I am not sure if an imagination is supposed to come into play when reading the Bible. After all, have you ever been in the middle of communicating a thought when the person to whom you were speaking began to inject his or her views and conclusions into your tale? Invariably, when the listener becomes the speaker, the story can have a dramatically different outcome. I absolutely don’t want to do that to God’s narrative.
The scriptures are inspired, inerrant, and infallible. They serve as the rule of faith and practice. They were fully authoritative as they were given by God through verbal inspiration and have been kept pure by His providential care. I believe that. I hold to that basic tenet of Christianity.
Yet, on the heels of that catechism’s declaration, I must confess that I cannot shut down my imagination when reading Bible stories. Suffice it to say that I endeavor only to supply fictional background to the adventures of the biblical characters rather than to change the heart of intent of our Father’s immutable truth. (How’s that for a disclaimer to what I am about to do?)
Have you ever tried to visualize the tale of Jonah and the fish? What a whale of a story we could build! Securing his freedom from the will of God (or so he thought), Jonah set sail on a ship heading in direct opposition from where God told him to go. A storm ensued and Jonah ended up overboard. Surely somewhere in those less than ideal circumstances our traveler must have begun to question if his choice to go AWOL on God had been correct.
Perhaps Jonah’s arms were flailing wildly as he searched for a piece of wood or some debris to help him stay afloat. Under a dark sky and in the black sea, the pounding rain and rough waves would have assailed him. Surely, he squinted his eyes as he attempted to survey his plight and find his salvation. What happened next? Did something brush his leg? With a pounding heart, did he frantically pivot back and forth to discover what creature of the sea might be lurking? Did Stephen Spielberg’s soundtrack from Jaws begin to echo in his ears?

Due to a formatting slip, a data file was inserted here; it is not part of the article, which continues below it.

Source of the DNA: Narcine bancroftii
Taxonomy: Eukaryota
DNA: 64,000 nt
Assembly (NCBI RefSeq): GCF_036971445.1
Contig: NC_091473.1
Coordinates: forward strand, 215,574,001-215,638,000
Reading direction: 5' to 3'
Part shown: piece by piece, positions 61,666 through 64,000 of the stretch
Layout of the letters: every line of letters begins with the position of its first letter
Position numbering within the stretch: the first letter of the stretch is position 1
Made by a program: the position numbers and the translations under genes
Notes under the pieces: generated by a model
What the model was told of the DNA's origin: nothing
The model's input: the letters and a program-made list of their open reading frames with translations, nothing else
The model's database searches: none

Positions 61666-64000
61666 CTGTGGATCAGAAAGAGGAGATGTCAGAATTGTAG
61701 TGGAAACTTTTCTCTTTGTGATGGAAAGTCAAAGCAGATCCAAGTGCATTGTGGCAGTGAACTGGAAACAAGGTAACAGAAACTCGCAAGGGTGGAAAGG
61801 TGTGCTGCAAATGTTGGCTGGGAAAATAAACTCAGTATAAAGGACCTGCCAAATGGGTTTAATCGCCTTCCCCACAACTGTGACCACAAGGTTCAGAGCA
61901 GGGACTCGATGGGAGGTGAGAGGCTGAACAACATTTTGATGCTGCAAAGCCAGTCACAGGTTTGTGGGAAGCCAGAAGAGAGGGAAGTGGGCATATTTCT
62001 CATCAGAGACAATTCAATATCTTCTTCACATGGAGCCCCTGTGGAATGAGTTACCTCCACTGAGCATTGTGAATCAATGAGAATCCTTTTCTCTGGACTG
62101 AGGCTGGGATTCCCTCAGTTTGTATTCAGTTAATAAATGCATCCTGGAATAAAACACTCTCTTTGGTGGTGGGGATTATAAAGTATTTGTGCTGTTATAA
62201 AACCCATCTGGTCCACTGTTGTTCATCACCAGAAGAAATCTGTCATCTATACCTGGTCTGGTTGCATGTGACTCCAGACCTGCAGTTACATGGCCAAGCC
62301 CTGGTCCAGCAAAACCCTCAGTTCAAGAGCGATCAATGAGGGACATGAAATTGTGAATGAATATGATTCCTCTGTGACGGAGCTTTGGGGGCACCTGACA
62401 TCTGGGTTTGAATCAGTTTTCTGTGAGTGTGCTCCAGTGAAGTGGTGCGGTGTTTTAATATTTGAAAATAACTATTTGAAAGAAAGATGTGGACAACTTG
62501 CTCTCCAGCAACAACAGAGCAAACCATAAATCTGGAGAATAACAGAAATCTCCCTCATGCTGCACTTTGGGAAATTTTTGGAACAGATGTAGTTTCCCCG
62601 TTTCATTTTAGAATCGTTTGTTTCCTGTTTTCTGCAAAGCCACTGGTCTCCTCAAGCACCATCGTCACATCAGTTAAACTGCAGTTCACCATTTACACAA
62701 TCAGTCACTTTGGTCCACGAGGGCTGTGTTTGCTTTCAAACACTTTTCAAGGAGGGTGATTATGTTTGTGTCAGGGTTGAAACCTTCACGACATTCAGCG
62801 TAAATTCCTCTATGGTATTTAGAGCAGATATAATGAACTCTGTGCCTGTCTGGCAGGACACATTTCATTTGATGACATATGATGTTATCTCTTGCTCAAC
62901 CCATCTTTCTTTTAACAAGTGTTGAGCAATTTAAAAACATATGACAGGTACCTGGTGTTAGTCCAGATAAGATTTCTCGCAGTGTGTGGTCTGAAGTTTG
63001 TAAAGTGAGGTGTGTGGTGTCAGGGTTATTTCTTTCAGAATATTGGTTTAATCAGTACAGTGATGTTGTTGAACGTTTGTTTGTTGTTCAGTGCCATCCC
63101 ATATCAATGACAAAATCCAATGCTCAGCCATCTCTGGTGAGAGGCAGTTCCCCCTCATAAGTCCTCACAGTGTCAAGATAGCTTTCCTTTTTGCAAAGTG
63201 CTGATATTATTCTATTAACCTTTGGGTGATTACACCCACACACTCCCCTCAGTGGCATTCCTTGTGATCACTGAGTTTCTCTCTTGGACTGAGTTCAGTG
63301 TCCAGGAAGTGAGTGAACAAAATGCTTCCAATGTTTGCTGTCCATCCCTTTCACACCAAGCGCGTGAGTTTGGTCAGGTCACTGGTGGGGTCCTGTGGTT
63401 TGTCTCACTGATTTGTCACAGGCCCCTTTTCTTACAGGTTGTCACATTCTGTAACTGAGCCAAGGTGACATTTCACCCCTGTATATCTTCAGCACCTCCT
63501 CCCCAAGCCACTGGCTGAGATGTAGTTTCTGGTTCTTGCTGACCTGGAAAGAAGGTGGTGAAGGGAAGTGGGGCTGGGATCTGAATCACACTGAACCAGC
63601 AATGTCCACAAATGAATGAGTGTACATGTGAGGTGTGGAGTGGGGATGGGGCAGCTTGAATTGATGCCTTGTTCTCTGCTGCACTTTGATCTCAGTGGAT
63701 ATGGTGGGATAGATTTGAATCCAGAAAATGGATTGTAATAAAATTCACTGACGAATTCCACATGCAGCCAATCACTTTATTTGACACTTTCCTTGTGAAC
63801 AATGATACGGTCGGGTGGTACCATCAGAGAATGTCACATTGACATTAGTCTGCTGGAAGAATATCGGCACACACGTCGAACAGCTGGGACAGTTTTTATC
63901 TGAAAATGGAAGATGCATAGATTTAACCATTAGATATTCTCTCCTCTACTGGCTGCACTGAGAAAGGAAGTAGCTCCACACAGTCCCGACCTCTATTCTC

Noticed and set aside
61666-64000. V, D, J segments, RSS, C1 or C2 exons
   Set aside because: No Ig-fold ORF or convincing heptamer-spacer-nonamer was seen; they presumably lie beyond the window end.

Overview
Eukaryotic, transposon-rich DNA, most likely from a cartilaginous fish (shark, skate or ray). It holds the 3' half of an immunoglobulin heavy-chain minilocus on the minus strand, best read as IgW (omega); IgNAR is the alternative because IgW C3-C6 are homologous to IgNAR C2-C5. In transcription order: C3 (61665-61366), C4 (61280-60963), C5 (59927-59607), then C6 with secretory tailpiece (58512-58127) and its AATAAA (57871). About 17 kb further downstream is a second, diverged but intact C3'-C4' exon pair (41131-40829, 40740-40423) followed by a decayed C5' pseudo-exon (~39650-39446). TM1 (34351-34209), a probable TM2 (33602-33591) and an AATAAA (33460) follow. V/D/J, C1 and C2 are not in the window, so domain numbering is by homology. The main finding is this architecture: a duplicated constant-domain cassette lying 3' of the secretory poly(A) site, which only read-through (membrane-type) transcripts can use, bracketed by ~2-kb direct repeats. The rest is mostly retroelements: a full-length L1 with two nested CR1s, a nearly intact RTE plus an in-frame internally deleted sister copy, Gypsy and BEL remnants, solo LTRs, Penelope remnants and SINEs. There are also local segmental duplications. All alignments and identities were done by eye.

There it was – his passage back to the will of God. Oh, I doubt if Jonah actually thought that to himself when the huge fish finally came into focus. I doubt if worship and faith were his initial responses. He probably wasn’t even delighting in the fact that some day he would have the biggest fish story of them all!
In one gulp, the sea monster swallowed up the preacher. The dimly lighted sky disappeared and all that remained was utter darkness. The smell of sea air changed to the pungent odor of dead fish. The sound of the storm was muffled while his screams of terror amplified in the echo chamber of the creature’s belly.
Three days of hopelessness. Three days of prayer. Three days of self-reflection. Three days of repentance. And all the while, the fish was traveling in the direction that God had told Jonah to go. Amazingly enough, just about the time that Jonah got his heart straight, the fish arrived at Jonah’s port of call. The fish must have decided that this one was too small to keep because he threw him back into the water.
Emerging onto the shores of Nineveh, gastric-juice-bleached skin and all, Jonah preached with such personal conviction that the town was converted. He must have told one fish story that everyone believed.
Throughout this past weekend, the citizens of this great United States of America have celebrated the Fourth of July. The birthday of our nation commenced with the signing of the Declaration of Independence on July 4, 1776; and again this year, that history-making and world-shaping event has been commemorated. Parades and picnics have been enjoyed by people of every age. Fireworks have filled the sky; and flags have been unfurled on city streets, over municipal buildings, and on polls in front of the average man’s house.
I love the sight and sound of the fireworks. I like to be close enough to the display that the boom of the explosion reverberates in my chest. Bottle rockets glaring, bombs bursting in the air, and sparkling lights gallantly streaming through the night sky. What a spectacular sight! But the sight that unfailingly stirs my heart and captures my awe is that of the flag waving in this land of the free and the brave.
Our national anthem was written in honor of the flag. The third and less-familiar verse to the “Star Spangled Banner” contains the following lyrics:
"O thus be it ever when free men shall stand,
Between their loved home and the war's desolation;
Blest with victory and peace, may the Heaven-rescued land,
Praise the Power that hath made and preserved us a nation!
Then conquer we must, when our cause it is just;
And this be our motto IN GOD IS OUR TRUST!
And the Star Spangled Banner in triumph shall wave
Over the land of the free and the home of the brave!"